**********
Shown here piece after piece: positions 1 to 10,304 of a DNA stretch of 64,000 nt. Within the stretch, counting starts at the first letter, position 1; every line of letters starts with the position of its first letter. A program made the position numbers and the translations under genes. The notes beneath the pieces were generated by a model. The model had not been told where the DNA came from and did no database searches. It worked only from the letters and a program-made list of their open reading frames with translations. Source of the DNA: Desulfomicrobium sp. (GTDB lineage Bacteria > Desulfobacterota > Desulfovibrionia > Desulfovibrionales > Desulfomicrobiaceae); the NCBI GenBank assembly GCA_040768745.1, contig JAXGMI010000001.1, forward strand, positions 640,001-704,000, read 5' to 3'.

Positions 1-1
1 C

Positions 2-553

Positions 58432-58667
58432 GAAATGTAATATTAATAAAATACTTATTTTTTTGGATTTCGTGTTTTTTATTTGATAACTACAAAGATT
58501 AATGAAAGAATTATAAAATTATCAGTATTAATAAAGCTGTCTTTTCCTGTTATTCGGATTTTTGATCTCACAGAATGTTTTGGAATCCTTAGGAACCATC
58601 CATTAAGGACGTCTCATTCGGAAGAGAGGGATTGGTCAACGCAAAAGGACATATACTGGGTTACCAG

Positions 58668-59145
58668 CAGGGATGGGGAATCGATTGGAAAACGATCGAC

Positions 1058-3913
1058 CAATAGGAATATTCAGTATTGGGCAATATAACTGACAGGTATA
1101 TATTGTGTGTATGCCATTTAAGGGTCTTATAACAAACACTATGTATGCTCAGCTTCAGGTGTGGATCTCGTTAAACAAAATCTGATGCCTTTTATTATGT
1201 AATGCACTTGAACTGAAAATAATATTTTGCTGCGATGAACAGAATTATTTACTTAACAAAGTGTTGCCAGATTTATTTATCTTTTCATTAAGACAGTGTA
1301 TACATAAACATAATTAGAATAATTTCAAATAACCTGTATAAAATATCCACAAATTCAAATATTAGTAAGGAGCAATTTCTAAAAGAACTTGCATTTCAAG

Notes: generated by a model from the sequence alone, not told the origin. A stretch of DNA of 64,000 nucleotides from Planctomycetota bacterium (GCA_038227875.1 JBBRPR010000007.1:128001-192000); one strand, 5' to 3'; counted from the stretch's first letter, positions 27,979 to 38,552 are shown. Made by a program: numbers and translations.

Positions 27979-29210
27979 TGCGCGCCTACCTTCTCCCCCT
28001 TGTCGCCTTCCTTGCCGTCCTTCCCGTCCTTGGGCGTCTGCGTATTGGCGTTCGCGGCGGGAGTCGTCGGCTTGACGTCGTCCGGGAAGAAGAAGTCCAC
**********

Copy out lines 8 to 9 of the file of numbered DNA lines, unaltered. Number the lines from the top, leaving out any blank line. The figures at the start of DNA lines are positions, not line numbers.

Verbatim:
58601 CATTAAGGACGTCTCATTCGGAAGAGAGGGATTGGTCAACGCAAAAGGACATATACTGGGTTACCAG

Positions 58668-59145